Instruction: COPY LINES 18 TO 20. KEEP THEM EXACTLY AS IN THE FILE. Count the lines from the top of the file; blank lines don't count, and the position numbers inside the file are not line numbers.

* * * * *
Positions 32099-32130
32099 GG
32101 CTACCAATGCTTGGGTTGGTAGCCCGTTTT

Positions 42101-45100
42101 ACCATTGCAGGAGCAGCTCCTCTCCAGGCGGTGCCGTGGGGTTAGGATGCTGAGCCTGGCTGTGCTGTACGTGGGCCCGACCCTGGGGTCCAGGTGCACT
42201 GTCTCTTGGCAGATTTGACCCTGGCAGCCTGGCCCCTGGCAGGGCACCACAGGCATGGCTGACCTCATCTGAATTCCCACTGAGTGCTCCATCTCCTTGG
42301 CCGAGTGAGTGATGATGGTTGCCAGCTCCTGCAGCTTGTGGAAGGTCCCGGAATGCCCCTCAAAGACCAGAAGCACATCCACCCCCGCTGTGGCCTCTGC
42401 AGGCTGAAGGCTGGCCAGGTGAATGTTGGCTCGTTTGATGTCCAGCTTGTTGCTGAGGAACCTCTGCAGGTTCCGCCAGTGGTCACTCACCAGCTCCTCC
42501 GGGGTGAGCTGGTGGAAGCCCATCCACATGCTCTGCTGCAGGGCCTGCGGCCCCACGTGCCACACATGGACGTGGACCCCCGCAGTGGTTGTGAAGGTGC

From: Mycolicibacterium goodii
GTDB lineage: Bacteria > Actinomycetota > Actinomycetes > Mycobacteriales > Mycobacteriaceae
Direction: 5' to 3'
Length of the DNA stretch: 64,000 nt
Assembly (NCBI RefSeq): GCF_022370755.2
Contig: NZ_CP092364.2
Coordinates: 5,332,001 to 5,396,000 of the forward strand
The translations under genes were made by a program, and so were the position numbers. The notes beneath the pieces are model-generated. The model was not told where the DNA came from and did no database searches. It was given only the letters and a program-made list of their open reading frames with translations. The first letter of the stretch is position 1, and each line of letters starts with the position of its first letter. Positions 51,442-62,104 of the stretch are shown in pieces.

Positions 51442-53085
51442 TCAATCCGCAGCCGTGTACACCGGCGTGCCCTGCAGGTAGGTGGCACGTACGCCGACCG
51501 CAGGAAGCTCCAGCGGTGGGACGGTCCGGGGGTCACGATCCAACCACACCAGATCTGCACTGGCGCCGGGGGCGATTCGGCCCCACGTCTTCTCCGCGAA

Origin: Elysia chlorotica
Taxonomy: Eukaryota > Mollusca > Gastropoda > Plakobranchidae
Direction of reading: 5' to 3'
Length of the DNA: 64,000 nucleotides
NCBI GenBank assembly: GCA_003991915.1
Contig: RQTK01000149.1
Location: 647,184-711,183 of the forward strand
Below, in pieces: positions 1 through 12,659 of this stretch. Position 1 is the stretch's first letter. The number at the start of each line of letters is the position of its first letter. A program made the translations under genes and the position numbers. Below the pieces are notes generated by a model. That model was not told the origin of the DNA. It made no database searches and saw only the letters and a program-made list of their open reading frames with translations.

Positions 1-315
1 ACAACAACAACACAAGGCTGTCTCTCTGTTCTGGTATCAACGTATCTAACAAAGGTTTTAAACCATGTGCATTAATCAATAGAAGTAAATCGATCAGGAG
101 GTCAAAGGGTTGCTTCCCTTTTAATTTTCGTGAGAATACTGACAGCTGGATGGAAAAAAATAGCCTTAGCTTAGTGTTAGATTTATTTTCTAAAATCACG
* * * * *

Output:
Positions 51442-53085
51442 TCAATCCGCAGCCGTGTACACCGGCGTGCCCTGCAGGTAGGTGGCACGTACGCCGACCG
51501 CAGGAAGCTCCAGCGGTGGGACGGTCCGGGGGTCACGATCCAACCACACCAGATCTGCACTGGCGCCGGGGGCGATTCGGCCCCACGTCTTCTCCGCGAA